DE: Why are mangrove populations a priority when you say they are small populations?
Bruford: But they are linked. If you look at the coasts, mangroves also act as a way some of these populations can link to each other – a corridor if you like. So that’s why they are very important.”
“But this is the ‘Business As Usual’ issue I am coming into: In terms of habitat destruction the fact that Sabah has been losing 2.5pc of mangroves per year – that’s the big problem and priority I would say so.
And mangrove don’t get that or very rarely get that kind prioritisation that they needed.”
Sure way to exterminate the monkey – the ‘Business As Usual’ model development DE: ‘Business As Usual’ - this model of development is the surest way to eventually wipe out Sabah’s Proboscis monkeys, you pointed out at the Workshop. Can you explain, because it is a useful concept to go for change. Bruford: Business As Usual is to have habitat degradation continue for the whole of 100 years of the model.
So if you allow 2.5pc loss of mangroves, if you allow half or 1pc loss every year and if you have hunting in the Model as well and just assuming that the current level of El Nino events like the 1997-8, if you have those going-ons well, then every population except Klias and Sandakan, Kinabatangan and Ulu Segama, will go extinct!
The first extinction will start around 40 years from now and even the two big populations in the Eastern and Western Sabah although the majority of the simulations survive, there is still a 20pc chance that they can go completely. But after 100 years, it is entirely possible that they can go completely.
Workshop that turns the tide of extinction?
DE: In other words, this 3-day Workshop is a very instructive platform to sink in the destructiveness of Business As Usual?
Bruford: Yes, one of the things I think is really important about this workshop is it highlights a really, really important feature – the mangroves that are really under appreciated. They mitigate against nutrient loss, they are a very important way of regulating water quality and if we can use a workshop like this not only to enhance the conservation of the Proboscis monkey but also the habitats in which they live, we begin to see the big picture.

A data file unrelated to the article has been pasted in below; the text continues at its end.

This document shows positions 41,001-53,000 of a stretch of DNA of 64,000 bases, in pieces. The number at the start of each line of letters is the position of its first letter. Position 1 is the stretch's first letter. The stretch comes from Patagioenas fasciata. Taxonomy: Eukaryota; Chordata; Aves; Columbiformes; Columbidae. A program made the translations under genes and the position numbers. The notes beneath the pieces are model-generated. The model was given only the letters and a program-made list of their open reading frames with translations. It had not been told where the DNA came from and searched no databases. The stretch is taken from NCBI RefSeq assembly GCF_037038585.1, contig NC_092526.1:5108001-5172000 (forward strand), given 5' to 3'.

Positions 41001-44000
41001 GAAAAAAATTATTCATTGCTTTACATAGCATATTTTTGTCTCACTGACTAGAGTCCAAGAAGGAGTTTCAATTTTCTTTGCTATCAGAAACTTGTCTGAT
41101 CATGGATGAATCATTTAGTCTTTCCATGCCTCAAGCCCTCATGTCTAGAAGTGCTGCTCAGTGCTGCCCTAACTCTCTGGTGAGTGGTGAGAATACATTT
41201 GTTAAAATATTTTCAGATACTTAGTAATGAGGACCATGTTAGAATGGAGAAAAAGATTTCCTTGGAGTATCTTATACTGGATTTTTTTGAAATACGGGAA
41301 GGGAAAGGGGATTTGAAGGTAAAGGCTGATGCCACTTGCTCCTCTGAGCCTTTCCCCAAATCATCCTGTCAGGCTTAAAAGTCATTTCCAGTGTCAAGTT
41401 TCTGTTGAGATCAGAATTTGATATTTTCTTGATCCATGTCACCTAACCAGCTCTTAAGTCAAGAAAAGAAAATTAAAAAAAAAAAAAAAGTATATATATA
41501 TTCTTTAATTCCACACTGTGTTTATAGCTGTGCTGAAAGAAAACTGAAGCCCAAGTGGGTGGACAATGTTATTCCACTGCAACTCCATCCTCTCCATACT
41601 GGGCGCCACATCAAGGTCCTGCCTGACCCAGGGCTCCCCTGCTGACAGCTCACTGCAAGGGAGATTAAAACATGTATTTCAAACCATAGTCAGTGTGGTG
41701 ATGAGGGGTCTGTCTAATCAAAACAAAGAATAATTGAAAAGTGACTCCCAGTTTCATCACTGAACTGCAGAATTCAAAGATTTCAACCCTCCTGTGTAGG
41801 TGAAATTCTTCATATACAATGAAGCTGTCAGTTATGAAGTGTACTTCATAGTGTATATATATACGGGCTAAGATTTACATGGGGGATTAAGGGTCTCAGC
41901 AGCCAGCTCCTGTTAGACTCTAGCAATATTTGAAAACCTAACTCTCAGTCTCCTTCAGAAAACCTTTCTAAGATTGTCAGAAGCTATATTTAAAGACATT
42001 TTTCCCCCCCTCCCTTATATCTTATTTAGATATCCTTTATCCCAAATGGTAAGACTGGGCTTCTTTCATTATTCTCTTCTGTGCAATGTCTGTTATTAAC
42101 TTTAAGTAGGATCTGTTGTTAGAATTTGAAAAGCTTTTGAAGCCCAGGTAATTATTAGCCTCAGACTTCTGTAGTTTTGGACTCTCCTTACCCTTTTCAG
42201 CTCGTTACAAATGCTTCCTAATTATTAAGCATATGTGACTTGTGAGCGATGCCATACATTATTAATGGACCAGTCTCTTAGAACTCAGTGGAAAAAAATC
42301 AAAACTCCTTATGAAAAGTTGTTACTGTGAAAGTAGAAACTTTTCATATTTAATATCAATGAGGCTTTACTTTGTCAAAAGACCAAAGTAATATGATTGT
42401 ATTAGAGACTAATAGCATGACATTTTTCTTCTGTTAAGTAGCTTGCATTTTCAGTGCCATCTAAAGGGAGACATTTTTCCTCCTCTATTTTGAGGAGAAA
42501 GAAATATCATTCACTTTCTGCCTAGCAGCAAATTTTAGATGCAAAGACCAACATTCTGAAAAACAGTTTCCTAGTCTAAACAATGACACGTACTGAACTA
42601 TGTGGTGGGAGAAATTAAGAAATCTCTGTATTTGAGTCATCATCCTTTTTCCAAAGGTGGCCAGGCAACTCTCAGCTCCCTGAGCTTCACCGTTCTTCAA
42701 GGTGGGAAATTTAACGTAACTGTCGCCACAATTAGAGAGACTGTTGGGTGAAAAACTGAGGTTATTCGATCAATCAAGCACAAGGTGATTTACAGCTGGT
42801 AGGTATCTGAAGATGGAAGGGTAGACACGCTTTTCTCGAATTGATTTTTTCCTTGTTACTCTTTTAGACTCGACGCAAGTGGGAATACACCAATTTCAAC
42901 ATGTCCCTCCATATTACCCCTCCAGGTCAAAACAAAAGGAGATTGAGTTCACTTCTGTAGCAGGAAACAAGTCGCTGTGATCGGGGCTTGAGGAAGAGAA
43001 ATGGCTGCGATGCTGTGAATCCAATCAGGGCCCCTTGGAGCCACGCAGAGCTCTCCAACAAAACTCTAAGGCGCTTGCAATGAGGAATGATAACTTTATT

If we can use this animal as an icon for the mangrove forests as well as the riparian forests, that’s the big picture.
In a way individual species don’t matter, well they do, they are iconic but by themselves they are not the big picture.
Prof’s plea for riparian forests DE: You brought riparian forest into the big picture. Why is it so important?
Bruford: We have a Paper coming up soon, which shows that if you cut down riparian forests you will lose the river banks which will start eroding so rapidly that you lose lots of land and soil where the oil palm companies have planted right to the edge of the river. So the river banks just go whoosh – they just lose their integrity.
So you lose land if you take the riparian zones out and of course they are very important for wildlife as well.
The Kinabatangan for example has lots of issues anyway, I mean the populations are fragmented, illegally planted oil palm is everywhere and there is some riparan buffer strips but they are very narrow and even absent and those are huge issues for the Proboscis monkey because it removes any connectivity. And we can’t afford to do that much longer. Because I have been in this game so long I know we can’t afford to carry on doing this.
Sukau bridge – look at every (and any) alternative DE: So what do you think of the proposed Sukau Bridge?
Bruford: I can’t imagine it being a positive thing in anyway for the wildlife in the Kinabatangan.
I think it’s an unbelievable decision. For me I think we should be looking at any and every alternative to the bridge.
So from my perspective, I fully understand people need improved infrastructure but why not improve the current infrastructure.